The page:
Fig.2: Evolution of Arctic sea-ice extent from September 2009 until mid May 2010. The blue line denotes the mean extent from 1979 until 2000, while the shaded region denotes the variability during that time (± 2 standard deviations)
But let’s return to the evolution of Arctic sea ice. Because of relatively high temperatures, Arctic sea-ice extent remained well below the long-term mean for most of the preceding winter. However, in March temperatures suddenly dropped for a couple of weeks, in particular in parts of the Barents Sea and in parts of the Beaufort Sea. This in turn lead to the formation of a thin ice cover in these regions, which caused a marked increase in observed sea-ice extent. For the measurement of this extent, it doesn’t matter at all how thick the ice is: any ice, however thin, contributes to sea-ice extent. Therefore, only considering a possible “recovery” of just the extent of Arctic sea ice always remains somewhat superficial, since sea-ice extent contains no information on the thickness of the ice. A much more useful measure for the state of Arctic sea ice is therefore the total sea-ice volume. However, for its estimation one additionally requires information on the overall distribution of ice thickness, which we have not been able to measure routinely in the past. While this will hopefully change in the future because of the successful launch of the Cryosat 2 satellite a couple of weeks ago, at the moment we unfortunately must rely on judging the current state of the Arctic sea-ice cover mostly by its extent.
Fig.3: Evolution of Arctic sea-ice extent since April 2010 in comparison to 2007 and 2009. The blue line denotes the mean extent from 1979 until 2000, while the shaded region denotes the variability during that time (± 2 standard deviations)
Because of the very low thickness of much of the Arctic sea ice, it wasn’t too surprising that at the end of the winter, sea-ice extent decreased rapidly. This rapid loss lead up to the lowest June sea-ice extent since the beginning of reliable observations. After this rapid loss of the very thin ice that had formed late in winter, the retreat slowed down substantially but the ice extent remained well below the long-term mean. Currently, the ice covers an area that is slightly larger than the extent in late July of the record year 2007. However, this does not really allow for any reliable projections regarding the future evolution of Arctic sea ice in the weeks to come.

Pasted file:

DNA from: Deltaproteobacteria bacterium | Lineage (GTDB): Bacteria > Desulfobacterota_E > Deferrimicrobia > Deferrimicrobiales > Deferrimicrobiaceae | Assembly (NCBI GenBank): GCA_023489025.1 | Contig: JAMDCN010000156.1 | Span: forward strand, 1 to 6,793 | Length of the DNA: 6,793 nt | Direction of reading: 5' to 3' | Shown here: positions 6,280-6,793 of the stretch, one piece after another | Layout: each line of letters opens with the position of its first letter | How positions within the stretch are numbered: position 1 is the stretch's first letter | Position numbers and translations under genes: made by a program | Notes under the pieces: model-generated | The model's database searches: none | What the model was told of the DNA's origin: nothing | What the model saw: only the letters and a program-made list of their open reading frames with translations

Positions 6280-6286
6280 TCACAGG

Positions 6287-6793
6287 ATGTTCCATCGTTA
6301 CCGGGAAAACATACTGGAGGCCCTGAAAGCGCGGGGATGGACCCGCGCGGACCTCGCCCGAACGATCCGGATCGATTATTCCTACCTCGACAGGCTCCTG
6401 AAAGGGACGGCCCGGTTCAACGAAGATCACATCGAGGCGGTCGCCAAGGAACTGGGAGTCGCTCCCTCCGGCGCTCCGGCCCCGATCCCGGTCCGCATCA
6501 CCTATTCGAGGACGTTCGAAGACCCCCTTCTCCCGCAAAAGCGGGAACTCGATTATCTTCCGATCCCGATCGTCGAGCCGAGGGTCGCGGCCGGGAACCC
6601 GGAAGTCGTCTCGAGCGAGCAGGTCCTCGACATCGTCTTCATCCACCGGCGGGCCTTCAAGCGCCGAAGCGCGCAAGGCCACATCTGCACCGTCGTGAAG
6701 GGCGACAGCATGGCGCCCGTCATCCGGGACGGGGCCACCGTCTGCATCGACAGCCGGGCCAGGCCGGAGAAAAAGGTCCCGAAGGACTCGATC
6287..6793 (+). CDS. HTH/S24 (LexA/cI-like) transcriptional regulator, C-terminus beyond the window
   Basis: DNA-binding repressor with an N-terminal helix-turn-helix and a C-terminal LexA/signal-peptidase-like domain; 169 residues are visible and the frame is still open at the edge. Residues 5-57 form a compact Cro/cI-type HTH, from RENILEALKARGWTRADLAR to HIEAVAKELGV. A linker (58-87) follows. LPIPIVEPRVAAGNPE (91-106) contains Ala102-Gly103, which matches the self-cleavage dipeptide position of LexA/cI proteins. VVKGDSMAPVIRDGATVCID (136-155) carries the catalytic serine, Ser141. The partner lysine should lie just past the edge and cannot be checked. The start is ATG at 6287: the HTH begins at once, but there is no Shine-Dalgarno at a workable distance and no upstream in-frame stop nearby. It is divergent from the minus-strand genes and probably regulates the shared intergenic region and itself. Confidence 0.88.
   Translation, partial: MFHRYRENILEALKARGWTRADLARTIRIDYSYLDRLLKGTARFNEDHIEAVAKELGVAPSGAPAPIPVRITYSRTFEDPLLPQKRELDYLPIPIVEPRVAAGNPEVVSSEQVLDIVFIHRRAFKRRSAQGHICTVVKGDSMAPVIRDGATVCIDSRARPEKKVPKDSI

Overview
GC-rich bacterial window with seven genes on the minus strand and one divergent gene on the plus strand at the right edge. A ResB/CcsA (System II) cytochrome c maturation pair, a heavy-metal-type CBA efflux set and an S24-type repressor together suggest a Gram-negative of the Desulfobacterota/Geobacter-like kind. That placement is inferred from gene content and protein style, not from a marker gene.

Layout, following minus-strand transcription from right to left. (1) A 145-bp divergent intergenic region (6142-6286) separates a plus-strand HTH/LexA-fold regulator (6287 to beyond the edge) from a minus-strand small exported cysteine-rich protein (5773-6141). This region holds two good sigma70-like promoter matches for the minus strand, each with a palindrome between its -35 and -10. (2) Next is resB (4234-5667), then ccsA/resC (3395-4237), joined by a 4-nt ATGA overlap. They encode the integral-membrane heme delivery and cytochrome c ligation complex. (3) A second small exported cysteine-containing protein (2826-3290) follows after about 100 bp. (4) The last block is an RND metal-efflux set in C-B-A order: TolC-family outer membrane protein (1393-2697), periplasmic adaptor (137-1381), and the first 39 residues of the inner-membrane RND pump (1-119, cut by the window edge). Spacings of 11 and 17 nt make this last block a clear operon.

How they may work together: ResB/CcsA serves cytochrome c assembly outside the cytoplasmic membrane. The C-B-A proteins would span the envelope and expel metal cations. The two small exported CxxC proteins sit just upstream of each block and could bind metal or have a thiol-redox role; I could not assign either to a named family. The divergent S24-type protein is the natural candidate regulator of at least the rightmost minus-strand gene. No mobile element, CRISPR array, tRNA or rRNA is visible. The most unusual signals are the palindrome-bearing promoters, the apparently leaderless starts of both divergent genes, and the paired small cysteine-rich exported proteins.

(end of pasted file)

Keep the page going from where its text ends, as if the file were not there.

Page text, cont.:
The reason for this is mostly that sea ice in the Arctic has become very thin. Hence, in contrast to the much thicker ice of past decades, the ice now reacts very quickly and very sensitively to the weather patterns that are predominant during a certain summer. This currently limits the predictability of sea-ice extent significantly. For example, in 2007 a relatively stable high-pressure system formed above the Beaufort sea, towards the north of North America, leading to rapid melting of sea ice there. If again such stable high pressure system forms in the Arctic throughout the coming weeks, we might well experience a sea-ice minimum that is below the record minimum as observed in 2007. However, if the summer should turn out to be colder than during the previous years, a sea-ice minimum similar to that observed in 2009 would not be too surprising. Hence, at the moment all that remains is to wait – and to check again and again the latest data of Arctic sea-ice extent.
Fig.4: Arctic sea-ice extent on
Dirk Notz is head of the research group “Sea ice in the Earth System” at the Max-Planck-Institute for Meteorology in Hamburg.
The original version of this article was published in German at KlimaLounge
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Figure 1: NOAA ESRL Physics Science division
Figures 2-4: Data: NSIDC, Graphics: D. Notz.